The Artist Formerly Known as XM5

The Army’s XM7 rifle reached final initial delivery at the end of April. The information directly from DoD is rather limited, this is another phase of testing after all.

But for those of us on the commercial side, especially with the release of the commercial versions, the reactions are… mixed.

The Good

There are several folks who are fans of the whole the NGSW program. I am one of them. I am not overly impressed with the XM7 SPEAR rifle however. I have nothing against the rifle, but it’s just a modern rifle AR16/18 in the __x51 receiver pattern. It isn’t new. It isn’t really “Next Gen” itself in any functional sense.

The XM250 Machine Gun is. That weapon is substantially improved over the M249.

The ammunition is too. The hybrid case allows for much higher pressure loads without case failure being a problem, something brass couldn’t achieve as it was at its material limits. The projectiles are also better designed than they ever have been and the 6.8 is a much better round ballistically in the 140gr weight range than 7.62 could be. Those characteristics aren’t new though, only the case design.

The suppressor systems are also excellent, with their flow-thru designs lowering the gas the shooter receives and the noise reduction being both a safety improvement and a concealment improvement.

But in general. The XM7 isn’t anything that the MK17 didn’t already deliver 20 years ago. If you spun up a 6.8 barrel for the SCAR, the MK17 would fit neatly into the niche right along with the XM7, minus the slightly more ambidextrous controls of the XM7.

The XM7 is a very good rifle design, taking into account the lessons and improvements of the last two decades. The SPEAR LT and the new SDI M400 are also excellent rifle designs.

The Bad

We’ve been building excellent rifles for awhile. We haven’t strayed far from the few winning formulas either, when we have they’re generally overly complicated and problematic in their own right.

Author with the XM5 (now XM7) Service Rifle

So while I subhead this “the bad” it really isn’t bad. It is just limited. We can only do so much with a by necessity ~8lb 13″ barreled service rifle that we’re going to put an LPVO, a laser of some sort, and a suppressor on when it realistically will be limited to the 20-25 round magazines that are much larger than the current 30rd PMAGs. A placard type carrier will keep 60 to 75 rounds on the body, and another 20 to 25 in the gun.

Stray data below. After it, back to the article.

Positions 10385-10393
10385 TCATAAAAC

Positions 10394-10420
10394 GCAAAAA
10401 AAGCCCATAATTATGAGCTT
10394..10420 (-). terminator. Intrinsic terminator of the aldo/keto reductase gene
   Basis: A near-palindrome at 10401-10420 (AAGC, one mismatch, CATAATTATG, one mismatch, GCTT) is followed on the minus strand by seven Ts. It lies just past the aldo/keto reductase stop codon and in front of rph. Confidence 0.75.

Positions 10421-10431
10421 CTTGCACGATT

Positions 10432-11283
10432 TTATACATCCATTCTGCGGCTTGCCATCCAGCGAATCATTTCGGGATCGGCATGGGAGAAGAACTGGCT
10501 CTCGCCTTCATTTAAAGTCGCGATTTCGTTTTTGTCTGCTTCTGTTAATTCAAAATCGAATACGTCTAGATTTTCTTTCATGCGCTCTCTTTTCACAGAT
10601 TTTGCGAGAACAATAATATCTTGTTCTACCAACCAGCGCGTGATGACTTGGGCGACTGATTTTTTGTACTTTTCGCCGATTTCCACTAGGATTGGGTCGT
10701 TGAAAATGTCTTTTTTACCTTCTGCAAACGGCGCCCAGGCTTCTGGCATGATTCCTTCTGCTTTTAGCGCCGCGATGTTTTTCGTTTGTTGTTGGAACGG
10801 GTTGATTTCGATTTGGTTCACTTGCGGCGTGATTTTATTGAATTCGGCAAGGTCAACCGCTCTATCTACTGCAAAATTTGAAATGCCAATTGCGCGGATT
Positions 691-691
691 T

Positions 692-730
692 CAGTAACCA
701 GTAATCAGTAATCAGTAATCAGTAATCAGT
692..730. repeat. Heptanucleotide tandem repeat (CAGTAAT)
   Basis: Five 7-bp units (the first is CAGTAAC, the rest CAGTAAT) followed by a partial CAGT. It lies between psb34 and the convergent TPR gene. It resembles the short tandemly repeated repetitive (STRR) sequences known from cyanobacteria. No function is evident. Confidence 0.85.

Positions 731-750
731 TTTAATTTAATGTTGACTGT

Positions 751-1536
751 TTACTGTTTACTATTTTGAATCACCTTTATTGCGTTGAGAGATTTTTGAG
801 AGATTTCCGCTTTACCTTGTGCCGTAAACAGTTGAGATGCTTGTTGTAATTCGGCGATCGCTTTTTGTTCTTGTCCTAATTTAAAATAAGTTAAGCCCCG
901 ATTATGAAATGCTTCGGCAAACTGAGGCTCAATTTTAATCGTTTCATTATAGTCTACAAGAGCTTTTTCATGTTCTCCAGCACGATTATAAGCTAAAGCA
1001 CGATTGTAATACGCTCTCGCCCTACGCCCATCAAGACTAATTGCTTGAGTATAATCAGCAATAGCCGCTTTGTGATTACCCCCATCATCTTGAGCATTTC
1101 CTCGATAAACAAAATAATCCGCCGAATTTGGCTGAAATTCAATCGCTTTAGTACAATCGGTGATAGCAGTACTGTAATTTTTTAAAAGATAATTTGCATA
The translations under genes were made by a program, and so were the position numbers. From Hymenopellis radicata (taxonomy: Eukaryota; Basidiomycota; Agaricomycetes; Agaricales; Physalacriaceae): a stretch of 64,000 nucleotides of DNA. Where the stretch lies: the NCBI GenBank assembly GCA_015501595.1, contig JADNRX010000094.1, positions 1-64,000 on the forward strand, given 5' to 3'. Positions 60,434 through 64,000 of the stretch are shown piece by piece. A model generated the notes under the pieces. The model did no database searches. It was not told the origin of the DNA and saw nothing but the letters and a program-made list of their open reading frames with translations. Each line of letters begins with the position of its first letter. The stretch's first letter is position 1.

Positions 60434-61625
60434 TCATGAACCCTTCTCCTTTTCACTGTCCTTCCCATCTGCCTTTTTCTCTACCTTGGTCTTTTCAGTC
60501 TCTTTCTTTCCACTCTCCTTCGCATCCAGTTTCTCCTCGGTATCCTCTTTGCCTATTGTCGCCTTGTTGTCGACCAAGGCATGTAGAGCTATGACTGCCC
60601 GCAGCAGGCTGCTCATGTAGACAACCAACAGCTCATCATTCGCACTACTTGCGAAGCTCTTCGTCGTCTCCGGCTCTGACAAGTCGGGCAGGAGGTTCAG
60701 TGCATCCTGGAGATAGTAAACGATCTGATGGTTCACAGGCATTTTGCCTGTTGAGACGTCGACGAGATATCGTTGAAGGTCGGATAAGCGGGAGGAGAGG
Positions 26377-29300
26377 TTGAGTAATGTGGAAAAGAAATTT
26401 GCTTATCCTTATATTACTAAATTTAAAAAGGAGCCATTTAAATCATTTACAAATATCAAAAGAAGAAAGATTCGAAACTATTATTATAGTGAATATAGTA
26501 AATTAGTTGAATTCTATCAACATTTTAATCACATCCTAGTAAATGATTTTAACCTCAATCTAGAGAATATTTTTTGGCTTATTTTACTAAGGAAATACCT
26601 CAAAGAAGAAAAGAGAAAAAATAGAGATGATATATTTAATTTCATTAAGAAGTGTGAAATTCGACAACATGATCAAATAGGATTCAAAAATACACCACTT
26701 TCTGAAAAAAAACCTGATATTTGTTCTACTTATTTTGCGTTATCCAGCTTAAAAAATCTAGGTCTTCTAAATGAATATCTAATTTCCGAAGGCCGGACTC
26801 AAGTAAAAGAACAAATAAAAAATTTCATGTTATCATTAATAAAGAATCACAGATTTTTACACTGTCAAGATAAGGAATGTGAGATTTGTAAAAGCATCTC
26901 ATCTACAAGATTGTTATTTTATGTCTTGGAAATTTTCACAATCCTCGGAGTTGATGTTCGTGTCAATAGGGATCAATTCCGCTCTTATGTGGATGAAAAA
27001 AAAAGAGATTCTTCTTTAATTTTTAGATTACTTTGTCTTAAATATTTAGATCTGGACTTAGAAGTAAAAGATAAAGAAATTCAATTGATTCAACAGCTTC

Those are inescapable limits. The ability of soldiers to utilize the increased range and accuracy is still going to have hard limits too. Soldiers are going to be training with a ‘reduced’ power 6.8 round for two reasons, cost and backstop safety. The all brass 6.8 training ammo will not exhibit all the increased performance of the hybrid ammo.

There are also still rumblings of the XM157 optics, the ‘smart’ LPVOs that auto range and give correct POA being temperamental. I think auto ranging and corrected aim tech still has a ways to go and requires more system training time than the Army currently puts into the M4A1.

This smarter system requires the time investment in the soldiers and that is going to be a hurdle. Each piece of the soldier’s service weapon is far more complicated now than it ever has been. The optic is among the most complicated piece and furthest from the current optics soldiers are familiar with.

Our hardest limits on this system are going to come from the troops with these rifles in hand.

The Awesome

The real and true winner in the NGSW is the XM250, this light machine gun is so many light years ahead of the M249 it isn’t even funny. This is a better controlled and lighter LMG that gives the soldier a more effective machine gun than the M240 series does.

The XM250 is the closest thing the program produced to a game changing small arm, the remainder merely updated the systems to modern standards.

Keith Finch
Keith is the former Editor-in-Chief of GAT Marketing Agency, Inc. He got told there was a mountain of other things that needed doing, so he does those now and writes here when he can. A USMC Infantry Veteran and Small Arms and Artillery Technician, Keith covers the evolving training and technology from across the shooting industry. Teaching since 2009, he covers local concealed carry courses, intermediate and advanced rifle courses, handgun, red dot handgun, bullpups, AKs, and home defense courses for civilians, military client requests, and law enforcement client requests.